Science Explains: study drugs
tudy drugs, scientifically known as nootropics, are substances which improve cognitive function, in particular executive functions like concentration, memory, and motivation, and are used for the purpose of studying or cramming. These drugs are often the same ones used in medicine to treat sleep disorders, Attention Deficit Disorder (ADD) and Attention Deficit Hyperactivity Disorder (ADHD) which affect attention span, self-discipline, impulse control, and, in the case of ADHD, hyperactivity. Therefore, the use of these substances by healthy individuals sparks controversy and raises issues on the ethic and fairness of their use – as well as concerns over their adverse effects.
In the UK, typical study drugs like Ritalin, Adderall, Concerta, and Focalin cannot be purchased legally over the counter in a pharmacy. The Psychoactive Substances Act of 2016 introduced regulation of all psychoactive substances, which includes study drugs – meaning these substances could no longer be purchased without a prescription. But, in recent years the number of cheap online pharmacies has grown exponentially, selling these cognitive enhancers, or nootropics, in bulk. The international sales of nootropic substances and supplements exceeded $1 billion in 2015.
Despite their illegal status, it is estimated that in 2016 alone, around 10-15% student worldwide used study drugs, with the percentage in the UK specifically reaching as high as 37% at some universities. What’s shocking is that it isn’t just students using these substances, as a poll among the readers of the scientific journal Nature, mostly comprised of academics, revealed that approximately 20% reported having taken a pharmaceutical “cognitive enhancing drug” to stimulate focus, memory, or concentration.
Prescription stimulants, or study drugs, can be separated into two classes: amphetamines, (such as Adderall, Dexedrine, and Vyvase) and methylphenidates (such as Ritalin, Concerta, and Modafinil). Both of these classes of substances work in a very similar manner. Amphetamines and methylphenidates work by indirectly activating a dopamine receptor and an adrenoreceptor in the prefrontal cortex of the brain. Essentially, these drugs increase the concentration of dopamine in the brain, and prolong dopamine receptor signalling. High concentrations of dopamine are associated with reward, alertness, and feelings of wellbeing. It has been reported that low use of amphetamine substances can improve memory consolidation, leading to improved ability to recall information. There is also evidence to suggest that these stimulants also improve task saliency (i.e. the motivation to perform a specific task) and increase arousal (i.e. how awake you feel) – the ability of the drugs to improve performance on boring and difficult tasks is one of the main motivations for students using these drugs in preparation for or during exams.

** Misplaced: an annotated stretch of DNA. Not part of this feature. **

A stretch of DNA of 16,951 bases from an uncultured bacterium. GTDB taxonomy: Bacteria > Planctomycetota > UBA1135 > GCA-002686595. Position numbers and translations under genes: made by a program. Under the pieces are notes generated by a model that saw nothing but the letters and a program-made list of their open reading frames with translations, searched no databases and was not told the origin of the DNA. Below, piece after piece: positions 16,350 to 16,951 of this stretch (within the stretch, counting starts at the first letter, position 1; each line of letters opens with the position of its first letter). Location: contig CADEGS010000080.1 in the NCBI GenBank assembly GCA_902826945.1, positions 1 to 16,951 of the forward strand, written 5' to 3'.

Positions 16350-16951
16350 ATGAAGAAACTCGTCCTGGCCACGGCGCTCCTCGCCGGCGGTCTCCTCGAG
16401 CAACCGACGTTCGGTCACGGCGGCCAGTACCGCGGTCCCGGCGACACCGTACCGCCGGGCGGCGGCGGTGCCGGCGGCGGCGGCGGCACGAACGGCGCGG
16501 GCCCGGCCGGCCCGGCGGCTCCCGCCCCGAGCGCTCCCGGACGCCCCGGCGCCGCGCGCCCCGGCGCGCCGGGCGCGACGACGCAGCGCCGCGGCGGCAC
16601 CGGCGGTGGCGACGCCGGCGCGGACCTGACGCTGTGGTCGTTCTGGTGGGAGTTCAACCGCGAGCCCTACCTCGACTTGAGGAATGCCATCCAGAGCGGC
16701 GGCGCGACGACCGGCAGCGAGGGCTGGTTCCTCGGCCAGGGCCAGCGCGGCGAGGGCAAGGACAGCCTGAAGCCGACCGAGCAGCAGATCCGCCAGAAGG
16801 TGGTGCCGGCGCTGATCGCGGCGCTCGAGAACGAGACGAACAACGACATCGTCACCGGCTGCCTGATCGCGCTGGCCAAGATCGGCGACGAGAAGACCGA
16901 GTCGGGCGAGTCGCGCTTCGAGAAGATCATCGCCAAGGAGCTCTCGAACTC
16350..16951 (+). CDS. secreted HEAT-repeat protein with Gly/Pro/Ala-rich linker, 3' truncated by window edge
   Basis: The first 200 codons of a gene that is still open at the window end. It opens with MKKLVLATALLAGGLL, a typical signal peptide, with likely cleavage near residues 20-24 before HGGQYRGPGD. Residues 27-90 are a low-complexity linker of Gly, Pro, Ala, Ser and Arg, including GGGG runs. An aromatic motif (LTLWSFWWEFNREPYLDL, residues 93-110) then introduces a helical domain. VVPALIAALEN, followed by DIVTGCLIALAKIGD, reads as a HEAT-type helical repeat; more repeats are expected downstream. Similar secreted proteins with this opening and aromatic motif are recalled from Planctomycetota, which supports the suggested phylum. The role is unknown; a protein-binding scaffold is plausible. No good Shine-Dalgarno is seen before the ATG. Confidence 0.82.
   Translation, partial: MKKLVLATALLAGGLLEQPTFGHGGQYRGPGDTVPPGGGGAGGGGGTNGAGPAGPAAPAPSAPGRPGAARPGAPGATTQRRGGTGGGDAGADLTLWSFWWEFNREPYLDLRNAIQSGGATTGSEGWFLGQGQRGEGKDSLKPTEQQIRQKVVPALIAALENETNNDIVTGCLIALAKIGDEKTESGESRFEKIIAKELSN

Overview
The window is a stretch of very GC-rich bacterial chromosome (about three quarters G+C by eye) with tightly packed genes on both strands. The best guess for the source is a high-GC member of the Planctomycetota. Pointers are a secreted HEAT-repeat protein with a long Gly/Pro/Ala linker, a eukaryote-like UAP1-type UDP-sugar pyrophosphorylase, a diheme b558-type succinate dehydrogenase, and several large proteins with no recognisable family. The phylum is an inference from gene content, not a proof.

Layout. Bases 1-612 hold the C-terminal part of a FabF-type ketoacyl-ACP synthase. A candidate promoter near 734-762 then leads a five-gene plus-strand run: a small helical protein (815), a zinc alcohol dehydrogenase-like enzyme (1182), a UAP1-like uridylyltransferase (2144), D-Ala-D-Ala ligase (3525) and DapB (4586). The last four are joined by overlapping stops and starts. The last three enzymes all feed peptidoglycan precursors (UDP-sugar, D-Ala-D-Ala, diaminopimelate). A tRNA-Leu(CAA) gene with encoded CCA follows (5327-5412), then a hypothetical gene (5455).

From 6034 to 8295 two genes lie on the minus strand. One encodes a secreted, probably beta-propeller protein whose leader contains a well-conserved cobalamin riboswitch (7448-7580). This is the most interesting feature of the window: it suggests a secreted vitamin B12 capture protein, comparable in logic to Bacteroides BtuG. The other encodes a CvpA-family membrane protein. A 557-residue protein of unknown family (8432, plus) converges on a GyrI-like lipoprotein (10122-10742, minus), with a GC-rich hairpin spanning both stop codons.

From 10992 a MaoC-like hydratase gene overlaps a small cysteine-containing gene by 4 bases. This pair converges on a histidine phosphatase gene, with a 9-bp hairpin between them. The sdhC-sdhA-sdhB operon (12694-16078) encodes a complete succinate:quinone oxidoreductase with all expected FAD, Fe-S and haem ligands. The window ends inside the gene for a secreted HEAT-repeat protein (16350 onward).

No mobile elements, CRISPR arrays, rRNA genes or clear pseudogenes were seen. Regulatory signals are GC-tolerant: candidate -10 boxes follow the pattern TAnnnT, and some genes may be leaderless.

One of the most popularly used study drugs, Modafinil (also known as Provigil), is actually a prescribed drug for sufferers of narcolepsy, a sleep disorder. A 2015 research review by neuroscientists at the University of Oxford revealed that Modafinil’s neuro-enhancing effects were varied: the longer and more complex a task was, the more consistently the drug improved cognitive function, specifically focus and concentration. Neuroscientists concluded that Modafinil is only effective for very specific tasks, and made no difference to working memory. Adderall, which is not licensed for prescription in the UK, is a popular study drug used in the US. Users of the drug describe how they had an irresistible urge to focus 40 minutes after taking a pill, often for 10 to 12 consecutive hours, without stopping to eat or drink. However, as reported, increased focus is not always useful. Some of the users say they felt compelled to work at whatever was in front of them while the drug was taking effect: “Instead of sitting down working, you might find yourself intent on rearranging your sock drawer.”